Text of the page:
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Olympics and International Relations: Uncovering an Intertwined Relationship


*This is Part Two of the Two-Part Article Series on the Olympics and International Politics*

Read Part 1 Here ->

The Olympics are more than just a stage for international politics. They are a true reflection of the world order and what goes on in it. Hosting an edition of the Olympics is the most beneficial way of gaining soft power for any country. During the Cold War, the Olympics was not only a competition for power and a symbol of pride for the two countries, but also a representation of their global dominance. While the Olympics have been the victim of international political impact multiple times throughout their history, they keep showing their ability to overcome those challenges and continue to bring the international community together to promote sports with the objective of peace.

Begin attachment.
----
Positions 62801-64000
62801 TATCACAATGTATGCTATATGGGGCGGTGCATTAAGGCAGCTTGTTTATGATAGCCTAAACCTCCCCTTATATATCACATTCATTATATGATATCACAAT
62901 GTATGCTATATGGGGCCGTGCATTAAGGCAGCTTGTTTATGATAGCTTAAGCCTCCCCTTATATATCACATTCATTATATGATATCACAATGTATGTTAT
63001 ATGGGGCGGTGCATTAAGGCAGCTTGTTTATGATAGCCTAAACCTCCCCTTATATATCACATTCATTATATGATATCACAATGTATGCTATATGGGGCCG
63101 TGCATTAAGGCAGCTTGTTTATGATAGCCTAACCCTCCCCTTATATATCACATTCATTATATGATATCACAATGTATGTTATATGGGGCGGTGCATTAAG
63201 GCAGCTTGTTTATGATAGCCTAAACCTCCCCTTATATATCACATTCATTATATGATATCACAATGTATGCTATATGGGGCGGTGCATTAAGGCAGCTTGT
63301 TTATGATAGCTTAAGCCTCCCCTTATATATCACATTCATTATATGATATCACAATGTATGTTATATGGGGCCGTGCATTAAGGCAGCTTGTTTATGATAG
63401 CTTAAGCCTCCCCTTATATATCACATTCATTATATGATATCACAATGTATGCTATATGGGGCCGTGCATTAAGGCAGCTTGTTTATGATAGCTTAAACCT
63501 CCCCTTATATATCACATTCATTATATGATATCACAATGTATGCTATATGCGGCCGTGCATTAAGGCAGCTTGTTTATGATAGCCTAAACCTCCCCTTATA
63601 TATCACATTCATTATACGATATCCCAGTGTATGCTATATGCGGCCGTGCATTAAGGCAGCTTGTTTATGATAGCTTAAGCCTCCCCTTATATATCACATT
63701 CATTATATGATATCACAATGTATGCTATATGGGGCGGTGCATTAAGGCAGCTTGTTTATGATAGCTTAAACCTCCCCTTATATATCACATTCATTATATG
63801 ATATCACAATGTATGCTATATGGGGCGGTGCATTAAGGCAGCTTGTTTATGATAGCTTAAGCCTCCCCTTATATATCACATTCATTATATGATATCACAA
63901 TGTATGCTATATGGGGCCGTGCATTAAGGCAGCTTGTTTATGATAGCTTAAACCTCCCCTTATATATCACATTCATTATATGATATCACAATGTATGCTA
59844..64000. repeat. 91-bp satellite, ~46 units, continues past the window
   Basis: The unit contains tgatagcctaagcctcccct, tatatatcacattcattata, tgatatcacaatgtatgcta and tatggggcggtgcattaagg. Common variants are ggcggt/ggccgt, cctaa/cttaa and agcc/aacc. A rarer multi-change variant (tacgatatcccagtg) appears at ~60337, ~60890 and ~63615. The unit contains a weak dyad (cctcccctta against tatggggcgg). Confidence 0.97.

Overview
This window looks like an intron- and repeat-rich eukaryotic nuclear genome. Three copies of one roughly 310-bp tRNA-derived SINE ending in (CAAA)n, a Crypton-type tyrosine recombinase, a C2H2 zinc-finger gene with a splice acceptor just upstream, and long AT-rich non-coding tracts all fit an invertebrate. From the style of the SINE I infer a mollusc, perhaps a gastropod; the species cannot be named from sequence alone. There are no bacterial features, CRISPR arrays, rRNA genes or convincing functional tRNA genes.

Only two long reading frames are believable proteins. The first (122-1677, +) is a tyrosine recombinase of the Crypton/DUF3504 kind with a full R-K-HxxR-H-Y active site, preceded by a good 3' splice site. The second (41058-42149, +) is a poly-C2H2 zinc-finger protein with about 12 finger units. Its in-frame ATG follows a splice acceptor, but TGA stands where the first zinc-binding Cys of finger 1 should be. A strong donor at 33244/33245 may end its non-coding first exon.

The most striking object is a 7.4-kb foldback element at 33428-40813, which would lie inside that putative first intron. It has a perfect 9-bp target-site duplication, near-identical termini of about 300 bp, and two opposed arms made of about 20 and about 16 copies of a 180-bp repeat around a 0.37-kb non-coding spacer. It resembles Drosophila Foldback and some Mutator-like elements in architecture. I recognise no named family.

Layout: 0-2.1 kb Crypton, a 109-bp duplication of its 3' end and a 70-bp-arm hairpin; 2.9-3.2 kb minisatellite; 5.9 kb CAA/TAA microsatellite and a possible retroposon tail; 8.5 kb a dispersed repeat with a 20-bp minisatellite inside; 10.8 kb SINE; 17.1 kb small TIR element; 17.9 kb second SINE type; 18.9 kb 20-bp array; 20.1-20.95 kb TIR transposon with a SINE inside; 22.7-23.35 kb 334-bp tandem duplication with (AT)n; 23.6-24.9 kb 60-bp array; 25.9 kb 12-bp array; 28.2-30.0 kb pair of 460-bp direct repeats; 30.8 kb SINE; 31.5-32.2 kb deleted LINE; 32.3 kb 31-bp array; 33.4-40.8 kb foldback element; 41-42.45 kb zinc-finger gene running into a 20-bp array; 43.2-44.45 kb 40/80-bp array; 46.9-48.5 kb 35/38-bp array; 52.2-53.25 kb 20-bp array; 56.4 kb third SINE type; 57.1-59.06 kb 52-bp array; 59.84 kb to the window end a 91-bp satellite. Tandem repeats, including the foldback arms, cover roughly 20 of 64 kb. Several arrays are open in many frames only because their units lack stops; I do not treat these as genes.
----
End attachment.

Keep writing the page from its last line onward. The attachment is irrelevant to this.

In the first part of the series, we saw the various instances of the overlap between politics and the Olympics. While these incidents in isolation provide a general idea of the relationship, a deeper underlying understanding of the same can be examined through the direct use of concepts from IR (International Relations) theory. When you look at all the political events that have occurred at the Olympics, including protests, boycotts, violence, and much more, you see their background returning to an important social, economic, or political issue in global politics. Thus, the Olympics are not just a stage for international politics, but also a true reflection of the world order and what goes on in it. All these major non-sporting incidents at the Olympics stem from real-world problems of discrimination, conflict, and power realities. For example, the cancellation of the Olympics 1916, 1940, and 1944 was all due to the World Wars. If we compare the two, the truly global sports competition was cancelled due to the war that affected the entire world.